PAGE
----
Adversarial Example Games

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In the age of Big data and even Bigger models that readily consume data like a V-8 engine in a Dodge Charger guzzles through gas, it is even more critical to understand where these large Behemoths of models fail. Research on Adversarial Attacks is one of the few areas of Machine Learning which is not only mathematically interesting but has direct impact on real world systems. However, much of the theoretical interest in Adversarial Attacks has been largely focused on “Whitebox” settings where the adversary has complete access to the target model. Not only is this not realistic as in the real world models are often hidden beyond a security layer it also neglects many key aspects of the threat model that could promote new types of adversarial attacks.

In this Blogpost I’ll focus on a new kind of threat model that appears in a new NeurIPS 2020 Paper titled “Adversarial Example Games” which is joint work with a few amazing co-authors Gauthier Gidel, Hugo Berard, and other awesome collaborators, Andre Cianflone, Pascal Vincent, Simon Lacoste-Julien, William L. Hamilton. Motivated by real world use cases the paper focuses on a new type of adversary: NoBox Adversary which as the name suggests hints at a new attack strategy that works in more stringent threat models when compared to Whitebox or even conventional Query-based Blackbox threat models. To tease the rest of the blogpost, we will find that even when the attacker has no direct access to a target model —that means no queries— and might not even know the model architecture we can still construct adversarial attacks. In fact we can make an even stronger claim, we will be able to attack “all models” in a known function class simultaneously.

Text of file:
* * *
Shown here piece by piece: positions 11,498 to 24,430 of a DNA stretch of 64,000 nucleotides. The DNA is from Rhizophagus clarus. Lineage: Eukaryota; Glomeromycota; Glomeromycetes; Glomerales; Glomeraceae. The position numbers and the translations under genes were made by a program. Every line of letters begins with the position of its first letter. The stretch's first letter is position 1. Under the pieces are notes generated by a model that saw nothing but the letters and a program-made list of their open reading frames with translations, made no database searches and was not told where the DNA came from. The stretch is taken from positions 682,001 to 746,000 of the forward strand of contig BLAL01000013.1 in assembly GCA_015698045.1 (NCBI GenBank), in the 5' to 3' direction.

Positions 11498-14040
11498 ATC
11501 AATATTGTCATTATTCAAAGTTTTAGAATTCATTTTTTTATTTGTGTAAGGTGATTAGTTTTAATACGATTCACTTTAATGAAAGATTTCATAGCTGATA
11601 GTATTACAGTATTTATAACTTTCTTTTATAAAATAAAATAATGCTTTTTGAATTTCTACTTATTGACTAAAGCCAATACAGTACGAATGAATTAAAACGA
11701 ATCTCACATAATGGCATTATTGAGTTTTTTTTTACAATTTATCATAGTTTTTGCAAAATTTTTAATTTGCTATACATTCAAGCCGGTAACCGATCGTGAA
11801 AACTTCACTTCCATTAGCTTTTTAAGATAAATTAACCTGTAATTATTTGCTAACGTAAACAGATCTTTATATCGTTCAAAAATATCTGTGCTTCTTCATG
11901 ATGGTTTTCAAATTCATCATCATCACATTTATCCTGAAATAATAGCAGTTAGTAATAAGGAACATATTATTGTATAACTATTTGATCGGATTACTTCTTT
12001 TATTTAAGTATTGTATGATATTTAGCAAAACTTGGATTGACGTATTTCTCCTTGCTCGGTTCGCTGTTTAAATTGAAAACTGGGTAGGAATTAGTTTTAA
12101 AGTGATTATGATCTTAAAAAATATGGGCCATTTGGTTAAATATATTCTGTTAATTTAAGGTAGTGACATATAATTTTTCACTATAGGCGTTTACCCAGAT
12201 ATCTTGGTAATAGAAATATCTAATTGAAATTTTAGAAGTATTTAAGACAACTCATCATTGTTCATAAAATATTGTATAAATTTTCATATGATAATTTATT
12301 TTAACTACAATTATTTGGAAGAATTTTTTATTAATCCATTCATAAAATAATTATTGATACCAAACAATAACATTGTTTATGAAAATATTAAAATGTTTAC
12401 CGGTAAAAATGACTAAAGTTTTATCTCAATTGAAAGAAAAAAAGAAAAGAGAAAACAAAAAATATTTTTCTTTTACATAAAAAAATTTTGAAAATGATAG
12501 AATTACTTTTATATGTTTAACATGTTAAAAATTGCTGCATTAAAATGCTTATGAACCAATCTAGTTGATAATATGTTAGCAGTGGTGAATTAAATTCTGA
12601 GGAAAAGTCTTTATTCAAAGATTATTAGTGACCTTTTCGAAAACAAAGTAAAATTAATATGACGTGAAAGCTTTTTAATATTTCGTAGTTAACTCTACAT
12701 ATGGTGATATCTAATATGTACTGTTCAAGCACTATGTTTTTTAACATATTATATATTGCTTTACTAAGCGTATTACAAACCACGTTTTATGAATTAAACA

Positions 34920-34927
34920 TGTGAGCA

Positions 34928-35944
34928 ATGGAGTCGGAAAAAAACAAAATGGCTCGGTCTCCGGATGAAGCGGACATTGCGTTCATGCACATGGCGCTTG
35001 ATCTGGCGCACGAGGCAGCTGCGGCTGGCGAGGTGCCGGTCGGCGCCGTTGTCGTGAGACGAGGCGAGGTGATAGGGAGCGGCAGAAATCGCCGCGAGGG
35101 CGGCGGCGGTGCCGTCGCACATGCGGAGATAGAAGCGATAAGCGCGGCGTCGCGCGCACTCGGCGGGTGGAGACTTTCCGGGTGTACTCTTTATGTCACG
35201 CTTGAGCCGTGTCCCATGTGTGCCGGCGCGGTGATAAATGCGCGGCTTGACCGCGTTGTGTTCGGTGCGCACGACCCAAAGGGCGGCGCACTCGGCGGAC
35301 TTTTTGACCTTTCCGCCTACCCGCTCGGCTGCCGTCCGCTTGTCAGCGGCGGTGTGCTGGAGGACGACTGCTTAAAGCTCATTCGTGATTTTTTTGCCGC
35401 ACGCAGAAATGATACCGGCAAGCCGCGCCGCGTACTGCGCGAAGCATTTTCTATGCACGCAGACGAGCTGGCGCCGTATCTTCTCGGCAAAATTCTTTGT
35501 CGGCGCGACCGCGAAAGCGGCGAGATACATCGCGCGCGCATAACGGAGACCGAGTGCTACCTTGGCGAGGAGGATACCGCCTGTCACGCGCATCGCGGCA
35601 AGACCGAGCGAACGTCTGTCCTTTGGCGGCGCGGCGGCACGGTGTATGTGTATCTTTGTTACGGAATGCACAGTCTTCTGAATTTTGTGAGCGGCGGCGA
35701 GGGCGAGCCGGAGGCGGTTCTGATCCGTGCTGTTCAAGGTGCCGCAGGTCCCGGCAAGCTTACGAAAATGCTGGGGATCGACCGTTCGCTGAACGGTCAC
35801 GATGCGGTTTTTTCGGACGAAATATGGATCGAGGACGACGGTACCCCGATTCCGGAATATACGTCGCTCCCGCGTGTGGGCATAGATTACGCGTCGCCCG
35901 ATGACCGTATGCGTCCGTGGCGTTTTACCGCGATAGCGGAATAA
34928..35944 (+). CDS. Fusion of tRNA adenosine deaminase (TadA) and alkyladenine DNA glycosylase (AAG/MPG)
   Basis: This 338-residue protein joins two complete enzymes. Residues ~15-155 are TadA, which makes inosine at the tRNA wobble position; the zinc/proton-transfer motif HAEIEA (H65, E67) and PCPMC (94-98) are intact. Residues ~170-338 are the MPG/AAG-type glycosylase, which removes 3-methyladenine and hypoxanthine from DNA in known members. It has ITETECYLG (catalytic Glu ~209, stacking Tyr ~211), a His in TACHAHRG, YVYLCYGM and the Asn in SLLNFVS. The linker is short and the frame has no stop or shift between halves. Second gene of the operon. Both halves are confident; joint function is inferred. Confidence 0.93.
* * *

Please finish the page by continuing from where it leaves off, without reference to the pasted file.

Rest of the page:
What are adversarial attacks?

The Adversarial Attack problem is deliciously simple to state, but for within the simplicity lies all the complexity which has resulted in thousands of papers. Let’s review the fundamentals of this problem here while an even more detailed blogpost can be found from the NeurIPS 2018 Tutorial on Adversarial Robustness. Suppose we are given a classifier \(f : \mathcal{X}\rightarrow \mathcal{Y}\), an input datapoint \(x \in \mathcal{X}\), and a class label \(y \in \mathcal{Y}\), where \(f(x) = y\). The goal of an adversarial attack is to produce an adversarial example \(x' \in \mathcal{X}\), such that \(f(x') \neq y\),

A classical way to frame this problem is through the lens of constrained optimization 1. That is, given a loss function \(\ell\), used to evaluate \(f\), a distance \(d\), an adversarial attack is said to be optimal if,